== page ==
Monday, August 10, 2009

Passenger Flow for Individual Metro Station

Crossposted at Greater Greater Washington

In late July, I wrote about passenger flows on the Metro system. Unfortunately, the study had to cope with limitations in the data from Metro. Better data would certainly yield more informative results, we can perhaps glean some more information from the existing data. Some readers asked about breaking down the data to create flow maps for individual stations.

To estimate the ridership on each link of the Metro system, we assigned trips from each origin/destination station pair to a given route based on a survey. While the survey was unscientific, it did give us insight into how Metro riders choose their routes within the system. If we look at a given station, according to Metro's data, we can tell how many passengers are traveling to any other given station. Our model assigns those trips to certain links based on a decision tree created from the survey results. A look at this data won't tell us when the majority of riders are boarding at a given station, but it does tell us where they're going.

Take, for example, Vienna. Based on what we know about the station, it is safe to assume that most riders are boarding in the morning and traveling toward downtown. While it is clear that some of the boardings at Vienna do take place during off-peak periods and in the evening rush, with the data we have, we can't say how many.

The above map shows the passenger flow of boardings at Vienna. Most riders are going to downtown. The majority of passengers have exited by the time their train reaches L'Enfant Plaza. Few transfer to other lines.

A look at the other end of the Orange Line shows a similar trend. In this case, passengers boarding at New Carrollton have mostly alighted by the time their train gets to Farragut West. Only a few continue farther west. Similarly, not very many transfer to other lines.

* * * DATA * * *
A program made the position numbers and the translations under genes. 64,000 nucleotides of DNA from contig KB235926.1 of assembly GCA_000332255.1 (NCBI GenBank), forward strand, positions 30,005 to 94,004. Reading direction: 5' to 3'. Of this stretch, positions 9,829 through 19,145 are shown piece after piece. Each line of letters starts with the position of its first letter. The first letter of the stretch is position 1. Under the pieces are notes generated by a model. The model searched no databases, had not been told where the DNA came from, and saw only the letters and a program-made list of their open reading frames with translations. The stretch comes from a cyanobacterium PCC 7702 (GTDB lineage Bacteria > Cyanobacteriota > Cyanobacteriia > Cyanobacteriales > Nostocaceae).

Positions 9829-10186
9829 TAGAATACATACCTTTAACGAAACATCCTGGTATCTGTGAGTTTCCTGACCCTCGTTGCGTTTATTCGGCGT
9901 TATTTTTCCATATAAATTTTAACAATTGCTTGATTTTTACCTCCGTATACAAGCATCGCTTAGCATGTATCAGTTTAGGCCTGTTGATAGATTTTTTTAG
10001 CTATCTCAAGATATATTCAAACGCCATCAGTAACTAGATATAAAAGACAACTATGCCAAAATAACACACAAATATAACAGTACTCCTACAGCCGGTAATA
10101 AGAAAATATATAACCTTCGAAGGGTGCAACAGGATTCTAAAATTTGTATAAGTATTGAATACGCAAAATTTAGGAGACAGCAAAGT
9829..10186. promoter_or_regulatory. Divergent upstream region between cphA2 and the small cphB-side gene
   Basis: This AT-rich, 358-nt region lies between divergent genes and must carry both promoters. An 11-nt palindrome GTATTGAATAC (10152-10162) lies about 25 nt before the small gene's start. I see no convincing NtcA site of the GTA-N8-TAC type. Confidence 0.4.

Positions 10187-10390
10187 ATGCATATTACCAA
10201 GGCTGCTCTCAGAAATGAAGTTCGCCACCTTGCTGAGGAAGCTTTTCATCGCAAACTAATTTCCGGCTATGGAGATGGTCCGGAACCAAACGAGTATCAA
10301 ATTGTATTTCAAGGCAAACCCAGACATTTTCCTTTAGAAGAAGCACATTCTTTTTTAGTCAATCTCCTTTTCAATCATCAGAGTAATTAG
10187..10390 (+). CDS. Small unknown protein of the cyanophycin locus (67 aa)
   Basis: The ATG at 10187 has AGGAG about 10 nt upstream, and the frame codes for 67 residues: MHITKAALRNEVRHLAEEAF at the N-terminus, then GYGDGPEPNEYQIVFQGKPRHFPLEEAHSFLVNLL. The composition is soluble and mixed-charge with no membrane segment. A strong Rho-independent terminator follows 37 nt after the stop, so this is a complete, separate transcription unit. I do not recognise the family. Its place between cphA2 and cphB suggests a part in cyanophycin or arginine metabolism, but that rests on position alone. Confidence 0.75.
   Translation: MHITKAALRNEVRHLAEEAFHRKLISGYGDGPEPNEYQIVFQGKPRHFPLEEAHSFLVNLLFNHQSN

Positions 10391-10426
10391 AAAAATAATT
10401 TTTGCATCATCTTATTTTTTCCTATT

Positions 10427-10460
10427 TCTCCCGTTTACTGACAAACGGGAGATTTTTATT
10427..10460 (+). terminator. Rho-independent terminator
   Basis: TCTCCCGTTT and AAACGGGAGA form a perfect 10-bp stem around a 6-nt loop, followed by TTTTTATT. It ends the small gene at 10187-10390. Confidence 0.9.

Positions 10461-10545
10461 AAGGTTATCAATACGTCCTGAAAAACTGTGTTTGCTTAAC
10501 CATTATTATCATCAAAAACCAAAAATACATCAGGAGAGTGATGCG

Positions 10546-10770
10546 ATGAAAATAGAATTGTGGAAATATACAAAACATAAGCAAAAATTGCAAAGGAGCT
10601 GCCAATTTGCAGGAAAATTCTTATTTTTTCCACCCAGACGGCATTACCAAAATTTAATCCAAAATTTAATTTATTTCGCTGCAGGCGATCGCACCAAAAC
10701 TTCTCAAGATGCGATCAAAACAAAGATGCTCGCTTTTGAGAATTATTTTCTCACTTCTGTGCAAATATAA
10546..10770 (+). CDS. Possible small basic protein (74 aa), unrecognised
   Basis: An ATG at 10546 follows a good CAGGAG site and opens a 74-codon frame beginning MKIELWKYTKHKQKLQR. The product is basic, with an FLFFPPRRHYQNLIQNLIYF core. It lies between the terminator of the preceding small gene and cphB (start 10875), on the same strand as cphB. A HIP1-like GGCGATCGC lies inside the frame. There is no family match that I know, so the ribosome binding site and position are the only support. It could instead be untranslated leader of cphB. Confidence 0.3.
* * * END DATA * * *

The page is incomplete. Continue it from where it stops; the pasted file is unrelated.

Looking at a station closer to the core, we can see that at Ballston, which has a healthy mix of offices and residential, mostly sees trips toward downtown. Remember that we can't tell when these trips are occurring, but this seems to indicate that people are either commuting from Ballston to downtown (AM) and back (PM) or from downtown to Ballston (AM) and back (PM). It seems more likely that the majority are downtown-bound in the AM. Some trips do head toward Vienna. The links west of Ballston either show people from the suburbs riding from Vienna to Ballston and back (their PM trip being captured here) or Ballstonians commuting to Vienna (AM captured here) and back, although it's actually a combination of both directions of travel.

A look at a similar activity center on the Red Line, Bethesda, shows similar results. Most trips whose origin is at Bethesda are headed for downtown. Some passengers do head toward Shady Grove, however. But as before, we cannot be certain of the time of day when these trips are occurring, and therefore cannot tell for certain which the predominant direction of travel is at a given time.

A little farther down the Red Line at Cleveland Park, it appears that most trips are bound for downtown. Other urban stops of a similar nature probably show similar results.

Looking at the central business district yields some interesting results as well. Unsurprisingly, passengers bound from the Farragut Square area to destinations in Montgomery County tend to board at Farragut North while passengers bound for Virginia enter the system at Farragut West. Not as many Farragut West customers are headed toward New Carrollton and Largo as Virginia, but there is some travel to the east. Perhaps the most notable piece of information to be gleaned from these maps revolves around Green Line-bound passengers. While not many passengers bound toward Greenbelt or Branch Avenue board at either of the Farragut twins, most of those who do board at Farragut North.

For some reason there is a preference for the Red Line for passengers headed toward the Green Line. To some degree this could be a habitual behavior remaining from the period 1993-1999 when Green Line trains from Greenbelt shared with the Red Line between Brookland and Farragut North. More likely, however, patrons probably value the Red Line's higher frequency and shorter trip to the nearest Green Line transfer station (Gallery Place). On the other hand, it could just be that more workers are concentrated at Farragut North and those headed for Orange are willing to walk to Farragut West, but Green Line riders don't see the need.


*NOTE: All maps are to scale. The thickness of the lines on each map is comparable to the thickness of the lines on all the other maps. The thicker the line, the higher the ridership.

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